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Chip & Dale: Rescue Rangers 2

By 1993 the writing was on the wall and it was time for the NES to walk off into the sunset with its head held high.  Nintendo graced the system with one of its finest games, Kirby’s Adventure the Christmas and publisher support had all but dried up, to the point where Capcom would pass on publishing duties of Mega Man 6 to Nintendo themselves.  Oddly enough they would release Chip & Dale: Rescue Rangers 2 themselves in 1994.  We’ll never know what could have been if the game had been released on the SNES but as a last swan song for the NES Rescue Rangers 2 was a good enough reason to pull out the old grey box one last time.

The Rescue Rangers catch wind of a bomb set to go off at a restaurant and provide their assistance, unaware that it is only a distraction to cover Fat Cat’s escape from jail.  The portly feline used the ruckus to steal the Urn of the Pharaoh and now the Rangers have to recover the priceless artifact and foil his evil scheme.

While it never reached the level of Duck Tales the original Rescue Rangers was an enjoyable platformer, especially in coop mode.  The juxtaposition of miniature chipmunks in this oversized world worked really well in creating unique platforming segments out of everyday situations, something not many games had done well to that point.  The game might have been on the easy side to accommodate two players but it was a fun ride while it lasted.

The point of all of that information is simple; Rescue Rangers 2 is more of the same.  The basic gameplay is identical: as either Chip or Dale your main weapon (actually only weapon this time around) are the numerous boxes strewn about that can be thrown or used for cover in a pinch.  The only new addition this time around is the ability to chuck your coop partner in lieu of a weapon.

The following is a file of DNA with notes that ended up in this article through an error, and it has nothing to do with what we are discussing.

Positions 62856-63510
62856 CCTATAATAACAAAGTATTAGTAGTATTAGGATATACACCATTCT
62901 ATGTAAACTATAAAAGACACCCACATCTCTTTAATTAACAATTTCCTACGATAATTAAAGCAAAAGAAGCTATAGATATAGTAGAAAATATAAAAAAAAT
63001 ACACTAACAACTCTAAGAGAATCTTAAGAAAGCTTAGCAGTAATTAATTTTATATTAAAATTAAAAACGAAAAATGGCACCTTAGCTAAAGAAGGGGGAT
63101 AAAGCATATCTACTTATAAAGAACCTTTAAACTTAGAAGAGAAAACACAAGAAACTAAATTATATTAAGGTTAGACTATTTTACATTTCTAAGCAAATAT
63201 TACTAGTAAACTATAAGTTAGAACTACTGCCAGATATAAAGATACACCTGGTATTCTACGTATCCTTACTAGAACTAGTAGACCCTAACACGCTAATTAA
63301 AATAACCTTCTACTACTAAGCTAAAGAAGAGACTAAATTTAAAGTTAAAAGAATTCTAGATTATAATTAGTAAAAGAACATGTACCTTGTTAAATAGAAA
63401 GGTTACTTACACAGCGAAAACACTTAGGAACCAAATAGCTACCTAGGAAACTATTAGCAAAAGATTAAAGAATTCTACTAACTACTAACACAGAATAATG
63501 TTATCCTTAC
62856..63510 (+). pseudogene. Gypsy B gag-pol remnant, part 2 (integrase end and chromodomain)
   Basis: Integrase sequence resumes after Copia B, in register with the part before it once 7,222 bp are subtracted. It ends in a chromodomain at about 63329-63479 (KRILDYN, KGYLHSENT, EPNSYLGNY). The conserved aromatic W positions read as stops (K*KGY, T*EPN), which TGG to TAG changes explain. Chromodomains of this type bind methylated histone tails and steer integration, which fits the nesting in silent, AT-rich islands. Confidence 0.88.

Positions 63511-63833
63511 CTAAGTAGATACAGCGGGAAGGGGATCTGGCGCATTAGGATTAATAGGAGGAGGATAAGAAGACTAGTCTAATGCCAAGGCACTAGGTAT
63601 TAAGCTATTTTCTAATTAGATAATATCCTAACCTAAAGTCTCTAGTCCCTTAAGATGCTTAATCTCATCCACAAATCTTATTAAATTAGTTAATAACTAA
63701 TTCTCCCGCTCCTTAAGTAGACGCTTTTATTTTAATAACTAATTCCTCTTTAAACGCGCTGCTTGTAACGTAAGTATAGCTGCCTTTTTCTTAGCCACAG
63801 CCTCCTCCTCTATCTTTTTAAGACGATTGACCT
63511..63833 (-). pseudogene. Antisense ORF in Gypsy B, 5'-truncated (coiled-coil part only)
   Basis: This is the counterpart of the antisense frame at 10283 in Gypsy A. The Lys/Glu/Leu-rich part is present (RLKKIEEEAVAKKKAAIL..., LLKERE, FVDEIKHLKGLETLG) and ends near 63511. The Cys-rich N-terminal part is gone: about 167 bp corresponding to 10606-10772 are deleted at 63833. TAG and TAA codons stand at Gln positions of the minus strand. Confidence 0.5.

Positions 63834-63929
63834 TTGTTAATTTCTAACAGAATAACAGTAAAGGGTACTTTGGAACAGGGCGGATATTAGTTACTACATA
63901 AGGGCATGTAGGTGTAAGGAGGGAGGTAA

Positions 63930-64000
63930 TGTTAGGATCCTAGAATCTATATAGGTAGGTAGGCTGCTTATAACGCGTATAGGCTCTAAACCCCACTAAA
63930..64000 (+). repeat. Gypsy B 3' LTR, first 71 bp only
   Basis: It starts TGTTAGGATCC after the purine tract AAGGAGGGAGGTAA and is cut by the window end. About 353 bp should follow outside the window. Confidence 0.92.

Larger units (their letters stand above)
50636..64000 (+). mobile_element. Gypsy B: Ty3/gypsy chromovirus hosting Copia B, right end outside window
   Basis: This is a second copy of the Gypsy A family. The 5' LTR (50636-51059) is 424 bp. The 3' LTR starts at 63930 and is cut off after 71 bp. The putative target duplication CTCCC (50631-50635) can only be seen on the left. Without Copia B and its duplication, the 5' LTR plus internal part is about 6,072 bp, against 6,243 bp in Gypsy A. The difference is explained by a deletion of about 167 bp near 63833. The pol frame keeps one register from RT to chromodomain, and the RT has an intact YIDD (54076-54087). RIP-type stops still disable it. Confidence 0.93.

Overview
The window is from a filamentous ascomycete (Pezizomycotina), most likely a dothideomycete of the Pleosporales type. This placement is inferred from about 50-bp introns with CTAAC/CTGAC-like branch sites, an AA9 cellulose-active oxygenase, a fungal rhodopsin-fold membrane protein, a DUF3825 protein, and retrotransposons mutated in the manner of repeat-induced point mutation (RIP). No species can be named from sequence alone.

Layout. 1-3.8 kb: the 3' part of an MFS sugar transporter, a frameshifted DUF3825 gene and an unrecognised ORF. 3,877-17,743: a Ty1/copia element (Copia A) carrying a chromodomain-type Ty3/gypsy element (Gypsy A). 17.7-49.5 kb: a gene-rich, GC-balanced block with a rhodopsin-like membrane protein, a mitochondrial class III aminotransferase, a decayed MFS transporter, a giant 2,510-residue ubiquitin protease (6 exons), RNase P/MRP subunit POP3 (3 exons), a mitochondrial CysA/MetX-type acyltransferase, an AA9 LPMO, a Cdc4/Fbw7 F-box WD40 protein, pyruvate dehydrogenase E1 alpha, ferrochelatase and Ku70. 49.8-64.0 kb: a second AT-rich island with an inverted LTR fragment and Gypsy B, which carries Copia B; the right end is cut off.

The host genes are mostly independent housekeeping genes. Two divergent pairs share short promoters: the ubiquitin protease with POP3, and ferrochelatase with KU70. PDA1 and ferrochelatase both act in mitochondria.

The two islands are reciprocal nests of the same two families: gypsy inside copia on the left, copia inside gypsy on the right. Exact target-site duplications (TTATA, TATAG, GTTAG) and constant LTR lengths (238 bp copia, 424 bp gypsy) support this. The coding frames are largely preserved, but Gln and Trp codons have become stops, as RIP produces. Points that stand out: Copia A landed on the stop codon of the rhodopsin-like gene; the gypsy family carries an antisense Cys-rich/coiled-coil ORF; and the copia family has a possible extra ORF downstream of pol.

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The levels sadly cover a lot of familiar territory Capcom had already explored in their other Disney efforts.  The Haunted mansion wouldn’t look out of place in Adventures in the Magic Kingdom while the sewers came straight from Darkwing Duck.  To an extent you can’t fault them for that since the show sort of took place in the real world but there is an endless list of locales they could have used rather than going for the platforming staples.  The level design has also seen a shift as there are less environmental hazards created from everyday objects and more bottomless pits.  There are usually one or two tricky spots in each level but nothing that will have you pulling your hair out.  There are a few decent distractions along the way such as escaping from the refrigerator in 3 minutes or controlling a mine cart in the Western world but they’ll only cause you to wonder why the rest of the game lacks the same sort of inspired design.

The multiple routes to the end level are gone in favor of a linear level progression.  Its only at the Amusement Park that you’ll have a choice of what order you’ll tackle the game’s final 3 levels.  This is a huge blow to the game’s replay value; it was nice to have options if a particular level happened to give you a spot of trouble and also a reason to go back and play the game again once you’d finished it the first time.  Now once you’ve beaten Fat Cat there’s no incentive to ever do it again.

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A major point of contention with the first game was the boss battles which were so easy it was insulting.  They’ve seen a considerable upgrade here.  Their patterns of attack aren’t always obvious and you’ll have to take slight risks to create opportunities of attack; an example would be the second boss, a flying cat who throws spiked balls at your last position.  If you keep your distance you’ll never be able to pick them up and use them against him.   There are a few that fall flat; the first boss will self-destruct if you keep your distance long enough and the third boss is a complete. This auto scrolling battle can be totally cheesed by staying above him at all times since he can’t throw his fireballs upwards.  On the whole however they are a mile away from the simple ball throwing wastes of time in the first game.